When it comes to saving fuel, industries get on board

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When it comes to saving fuel, industries get on board

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Korean Air saved 44 million gallons of fuel last year by installing winglets on aircraft and removing fine dust from engines. [JoongAng Ilbo]

Hyundai Merchant Marine received a phone call from the Norwegian offshore classification society DNV in May that provided a tempting offer.

It asked whether the Korean logistics company would be interested in remodeling a ship to save fuel. Hyundai was immediately interested as it has been looking for ways to improve fuel efficiency amid the drawn-out recession and create more efficient vessels that would benefit clients.

Employees at Hyundai Merchant Marine and DNV jointly developed the idea of ship “plastic surgery” as an innovative way to save fuel.

Korean companies from shipbuilders to construction equipment manufacturers are waging a so-called “war on fuel,” and the unique technique is how Hyundai Merchant Marine plays its part.

It became the first company in Korea and the second in the world to successfully modify a part of a vessel to raise its fuel efficiency.

In collaboration with the Norwegian organization, it remodeled the protracted low front part of its 8,600 TEU container vessel Hyundai Brave.

The process lowered the “bulbous bow” by 1.5 meters (4.9 feet) and reduced its circumference and weight to enhance fuel efficiency by more than 3 percent.

Thanks to the successful plastic surgery, the Korean logistics company now saves 700 million won ($619,743) per year on fuel costs.

Airline companies are also concerned about fuel costs, which make up 30 percent of expenses, and are focused on reducing baggage load.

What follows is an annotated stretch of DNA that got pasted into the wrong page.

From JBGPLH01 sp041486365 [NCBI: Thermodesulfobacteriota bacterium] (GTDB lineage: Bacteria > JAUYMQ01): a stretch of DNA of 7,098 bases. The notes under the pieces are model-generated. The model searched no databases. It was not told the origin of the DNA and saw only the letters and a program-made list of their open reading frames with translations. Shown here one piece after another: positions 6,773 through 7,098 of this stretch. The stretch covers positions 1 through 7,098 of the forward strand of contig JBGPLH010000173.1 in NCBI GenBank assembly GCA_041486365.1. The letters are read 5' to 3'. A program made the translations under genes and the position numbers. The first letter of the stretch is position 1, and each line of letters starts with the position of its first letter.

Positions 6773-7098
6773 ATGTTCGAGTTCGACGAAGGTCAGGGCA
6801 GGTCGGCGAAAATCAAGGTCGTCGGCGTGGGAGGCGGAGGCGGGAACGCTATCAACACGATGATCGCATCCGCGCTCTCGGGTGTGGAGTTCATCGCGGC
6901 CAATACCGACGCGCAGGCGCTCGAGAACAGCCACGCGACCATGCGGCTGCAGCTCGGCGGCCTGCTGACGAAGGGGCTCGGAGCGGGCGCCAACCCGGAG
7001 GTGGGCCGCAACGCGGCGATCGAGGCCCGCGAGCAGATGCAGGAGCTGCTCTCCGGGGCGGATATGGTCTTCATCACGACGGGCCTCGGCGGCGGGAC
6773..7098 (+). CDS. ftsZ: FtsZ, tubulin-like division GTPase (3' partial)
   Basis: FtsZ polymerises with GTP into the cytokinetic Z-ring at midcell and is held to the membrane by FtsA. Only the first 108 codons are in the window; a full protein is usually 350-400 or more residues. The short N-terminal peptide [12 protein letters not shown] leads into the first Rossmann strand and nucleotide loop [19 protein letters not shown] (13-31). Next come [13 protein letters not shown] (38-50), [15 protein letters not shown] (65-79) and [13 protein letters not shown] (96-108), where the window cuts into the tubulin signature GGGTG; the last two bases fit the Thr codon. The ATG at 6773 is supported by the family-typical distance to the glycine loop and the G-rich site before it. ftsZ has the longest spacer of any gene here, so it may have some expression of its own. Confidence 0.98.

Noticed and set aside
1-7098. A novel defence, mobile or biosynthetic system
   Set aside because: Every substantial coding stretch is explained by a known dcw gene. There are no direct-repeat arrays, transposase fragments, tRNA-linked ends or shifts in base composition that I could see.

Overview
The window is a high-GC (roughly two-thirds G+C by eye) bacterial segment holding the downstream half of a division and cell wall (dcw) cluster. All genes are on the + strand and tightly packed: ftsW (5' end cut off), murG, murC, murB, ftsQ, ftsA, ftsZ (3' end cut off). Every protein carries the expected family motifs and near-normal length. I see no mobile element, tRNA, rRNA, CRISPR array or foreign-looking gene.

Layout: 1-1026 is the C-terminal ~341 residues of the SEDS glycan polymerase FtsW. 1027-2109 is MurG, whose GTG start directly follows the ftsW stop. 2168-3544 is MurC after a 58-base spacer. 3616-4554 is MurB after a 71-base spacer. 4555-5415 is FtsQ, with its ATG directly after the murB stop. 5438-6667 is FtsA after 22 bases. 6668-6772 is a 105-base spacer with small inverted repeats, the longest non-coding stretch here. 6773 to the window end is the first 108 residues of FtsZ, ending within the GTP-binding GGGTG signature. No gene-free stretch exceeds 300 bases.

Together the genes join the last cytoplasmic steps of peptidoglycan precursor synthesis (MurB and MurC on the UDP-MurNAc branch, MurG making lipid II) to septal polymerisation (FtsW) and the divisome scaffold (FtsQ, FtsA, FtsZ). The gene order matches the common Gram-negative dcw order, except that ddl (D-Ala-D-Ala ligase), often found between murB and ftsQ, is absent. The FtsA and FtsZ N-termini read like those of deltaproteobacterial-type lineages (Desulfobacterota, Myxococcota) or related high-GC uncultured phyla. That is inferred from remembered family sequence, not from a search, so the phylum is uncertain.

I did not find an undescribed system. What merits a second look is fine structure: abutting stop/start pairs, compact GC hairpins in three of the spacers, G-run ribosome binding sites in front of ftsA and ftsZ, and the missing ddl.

For instance, Asiana Airlines has required that flight attendants reduce the weight of personal baggage by one kilogram. It also digitalized a 500-page manual to save two kilograms and reduced drinking water carried on aircraft.

For its part, Korean Air has removed fine dust from airplane engines and adopted winglet technology that helps reduce drag as planes fly through the air.

In total, the airline managed to save 44 million gallons of gas last year, or about 17 billion won through its fuel-efficiency improvement measures.

Automakers, heavy equipment makers and shipbuilders are also rolling out products that save fuel.

Renault Samsung Motors unveiled its plan to introduce an SM5 that is equipped with a 1.6-liter engine at the Seoul Motor Show in March. It can generate 190 horsepower with a fuel efficiency of 13 kilometers per liter (30.6 miles per gallon), which surpasses the capacity of two-liter turbo engines installed in medium-sized vehicles.

Kia Motors’ super-small 2013 Ray, released in September, features a Kappa one-liter turbo engine that boosted maximum horsepower by 36 percent and fuel efficiency by 5 percent compared to the 2012 version.

And in the construction industry, Doosan Infracore and Volvo Construction Equipment Korea released newer versions of fuel-efficient excavators in March.

Doosan Infracore’s 38-ton excavator DX380LC-3 is 24 percent more fuel efficient than previous models, and Volvo’s EC300D excavator has adopted an eco-friendly fuel saving system.

An excavator can use up to 100 million won worth of fuel in one year, according to industry insiders, so raising fuel efficiency by 20 percent could save 20 million won annually.

Hyundai Heavy Industries, the world’s largest shipbuilder, aims to replicate the success of the construction equipment industry. It has already developed a hybrid forklift and an electric excavator.

Other shipbuilders are currently working on developing fuel-efficient engines and other devices.

Industry insiders say that these widely varied efforts that span industries prove that companies can make significant savings by focusing on fuel costs.

“Cutting fuel consumption and enhancing fuel efficiency is simply not an option to consider,” said an employee at Hyundai Heavy Industries. “It’s a matter of survival.”

By Park Jin-seok [mijukim@joongang.co.kr]

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